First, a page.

British Pathé visit a 1940s Dating Agency

"Hmm, you might want to take that bit out actually"

Online dating is widespread and very much taken for granted in Britain today, with an entire range of online facilities, from popular dating websites like Match.Com or eHarmony, to more sophisticated set-ups like Guardian Soulmates or the more adventurous online destinations like Gaydar.

So we were delighted to discover a much simpler and slower-paced world of dating, albeit a little stiff upper lip, and that’s the Marriage Bureau, a 1940s dating agency that Pathé News made a little film about. Their mission statement is “To introduce to each other people who normally meet very few members of the opposite sex”.

I think you’d agree – not the catchiest jingle, and already flawed on several levels, but still, let’s press on … we’re enticed by the Marriage Bureau’s charm…

In case you were expecting a line-up of men in briefs, rest unassured that the Marriage Bureau can offer any such thing: “You can’t walk in and pick yourself a man just like that. First the whole issue has to be discussed. There’s a long form to fill in” The clips follows a woman and a man who sign-up in the Marriage Bureau’s office and then meet each other rather awkwardly in the park. The narrator is quite an unusual British Pathé voice over artist, who gets quite carried away by the various dramatic perspectives, it’s nail-biting stuff.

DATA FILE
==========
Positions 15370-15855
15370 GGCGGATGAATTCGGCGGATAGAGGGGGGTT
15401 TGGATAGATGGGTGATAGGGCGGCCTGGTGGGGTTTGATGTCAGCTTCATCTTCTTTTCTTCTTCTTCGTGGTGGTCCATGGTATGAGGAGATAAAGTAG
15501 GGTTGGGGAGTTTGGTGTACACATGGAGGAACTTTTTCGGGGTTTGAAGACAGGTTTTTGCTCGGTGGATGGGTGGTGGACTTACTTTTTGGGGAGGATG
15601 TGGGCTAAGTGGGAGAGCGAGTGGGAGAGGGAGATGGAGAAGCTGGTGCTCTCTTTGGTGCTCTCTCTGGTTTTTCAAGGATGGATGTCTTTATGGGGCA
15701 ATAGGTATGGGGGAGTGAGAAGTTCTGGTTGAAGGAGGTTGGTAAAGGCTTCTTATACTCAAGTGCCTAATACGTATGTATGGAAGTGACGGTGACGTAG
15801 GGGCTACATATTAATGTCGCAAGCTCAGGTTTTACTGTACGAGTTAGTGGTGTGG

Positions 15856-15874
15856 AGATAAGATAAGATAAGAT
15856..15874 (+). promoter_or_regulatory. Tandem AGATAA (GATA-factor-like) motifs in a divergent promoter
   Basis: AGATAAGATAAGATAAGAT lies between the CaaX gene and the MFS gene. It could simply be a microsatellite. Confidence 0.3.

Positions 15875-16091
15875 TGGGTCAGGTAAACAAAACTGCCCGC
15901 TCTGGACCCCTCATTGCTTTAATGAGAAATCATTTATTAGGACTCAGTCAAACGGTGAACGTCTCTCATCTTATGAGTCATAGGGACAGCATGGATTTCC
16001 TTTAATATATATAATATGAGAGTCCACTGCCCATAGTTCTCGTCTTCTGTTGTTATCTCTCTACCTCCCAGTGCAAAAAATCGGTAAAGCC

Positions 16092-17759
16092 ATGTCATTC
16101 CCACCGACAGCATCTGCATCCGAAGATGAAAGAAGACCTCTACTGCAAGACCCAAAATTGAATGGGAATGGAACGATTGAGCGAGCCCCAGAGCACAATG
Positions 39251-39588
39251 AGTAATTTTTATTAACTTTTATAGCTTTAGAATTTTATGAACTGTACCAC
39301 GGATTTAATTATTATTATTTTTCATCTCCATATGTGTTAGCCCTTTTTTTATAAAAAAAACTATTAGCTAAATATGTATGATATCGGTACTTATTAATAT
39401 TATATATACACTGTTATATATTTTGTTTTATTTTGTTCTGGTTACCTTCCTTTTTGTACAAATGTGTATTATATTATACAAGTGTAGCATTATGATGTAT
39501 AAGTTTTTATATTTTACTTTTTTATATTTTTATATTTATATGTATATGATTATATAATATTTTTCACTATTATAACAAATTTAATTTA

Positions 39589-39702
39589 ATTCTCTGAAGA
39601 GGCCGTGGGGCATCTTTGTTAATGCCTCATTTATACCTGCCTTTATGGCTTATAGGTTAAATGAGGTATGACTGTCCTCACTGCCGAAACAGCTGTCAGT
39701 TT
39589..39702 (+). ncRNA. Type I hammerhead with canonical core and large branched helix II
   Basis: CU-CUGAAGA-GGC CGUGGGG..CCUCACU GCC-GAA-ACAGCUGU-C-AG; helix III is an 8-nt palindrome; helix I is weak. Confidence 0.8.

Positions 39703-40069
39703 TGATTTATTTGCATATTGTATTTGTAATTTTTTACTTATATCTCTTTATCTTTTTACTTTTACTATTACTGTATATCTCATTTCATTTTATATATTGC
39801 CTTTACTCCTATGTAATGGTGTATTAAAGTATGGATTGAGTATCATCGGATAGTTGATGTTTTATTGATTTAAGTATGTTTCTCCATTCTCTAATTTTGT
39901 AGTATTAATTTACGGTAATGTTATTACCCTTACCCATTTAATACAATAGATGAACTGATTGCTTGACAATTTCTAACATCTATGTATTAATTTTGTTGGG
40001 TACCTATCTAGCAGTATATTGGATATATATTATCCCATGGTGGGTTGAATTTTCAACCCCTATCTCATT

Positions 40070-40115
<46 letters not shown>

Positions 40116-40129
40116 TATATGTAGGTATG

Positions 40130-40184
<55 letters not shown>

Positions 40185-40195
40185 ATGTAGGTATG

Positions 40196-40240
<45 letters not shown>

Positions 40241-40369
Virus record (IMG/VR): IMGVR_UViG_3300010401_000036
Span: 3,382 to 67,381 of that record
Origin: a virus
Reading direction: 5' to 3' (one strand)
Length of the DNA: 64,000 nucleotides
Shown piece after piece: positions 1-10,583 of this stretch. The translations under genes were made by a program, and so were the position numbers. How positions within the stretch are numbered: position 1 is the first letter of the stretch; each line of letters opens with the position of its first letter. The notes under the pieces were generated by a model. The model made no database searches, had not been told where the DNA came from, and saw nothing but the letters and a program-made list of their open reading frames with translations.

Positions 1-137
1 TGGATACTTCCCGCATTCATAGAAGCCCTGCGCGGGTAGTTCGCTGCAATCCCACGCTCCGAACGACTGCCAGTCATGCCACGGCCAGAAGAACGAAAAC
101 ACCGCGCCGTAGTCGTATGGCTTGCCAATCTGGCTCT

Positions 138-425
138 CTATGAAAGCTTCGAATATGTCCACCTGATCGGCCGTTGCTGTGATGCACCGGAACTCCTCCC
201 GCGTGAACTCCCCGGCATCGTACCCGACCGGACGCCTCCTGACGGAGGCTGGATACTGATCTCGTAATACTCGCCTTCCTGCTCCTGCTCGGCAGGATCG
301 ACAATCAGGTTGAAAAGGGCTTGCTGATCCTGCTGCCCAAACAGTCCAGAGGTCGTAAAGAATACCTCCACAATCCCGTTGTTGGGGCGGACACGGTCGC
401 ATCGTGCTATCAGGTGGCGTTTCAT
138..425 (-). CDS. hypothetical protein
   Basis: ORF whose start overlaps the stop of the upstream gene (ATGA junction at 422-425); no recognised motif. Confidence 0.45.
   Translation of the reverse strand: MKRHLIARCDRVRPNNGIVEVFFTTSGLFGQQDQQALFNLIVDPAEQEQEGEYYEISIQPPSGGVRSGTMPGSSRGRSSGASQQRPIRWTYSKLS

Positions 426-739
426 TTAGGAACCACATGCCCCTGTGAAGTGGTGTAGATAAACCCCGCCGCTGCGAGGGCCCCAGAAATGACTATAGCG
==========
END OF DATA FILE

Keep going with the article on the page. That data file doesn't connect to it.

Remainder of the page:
We’d love to know which London dating agency this was, where exactly they were based, and possibly discover the names of these people. We wonder too how the end of the War was connected to the birth of the dating agency industry, with all those torn apart couples and fractured social groups.

We’ll keep you updated if we learn more. In the meantime, for any archive film enthusiasts who are single and looking for love might, may we suggest ‘The British Pathe Film Archive’ group on Facebook, there are reels of fascinating people in there, you may well meet the perfect partner!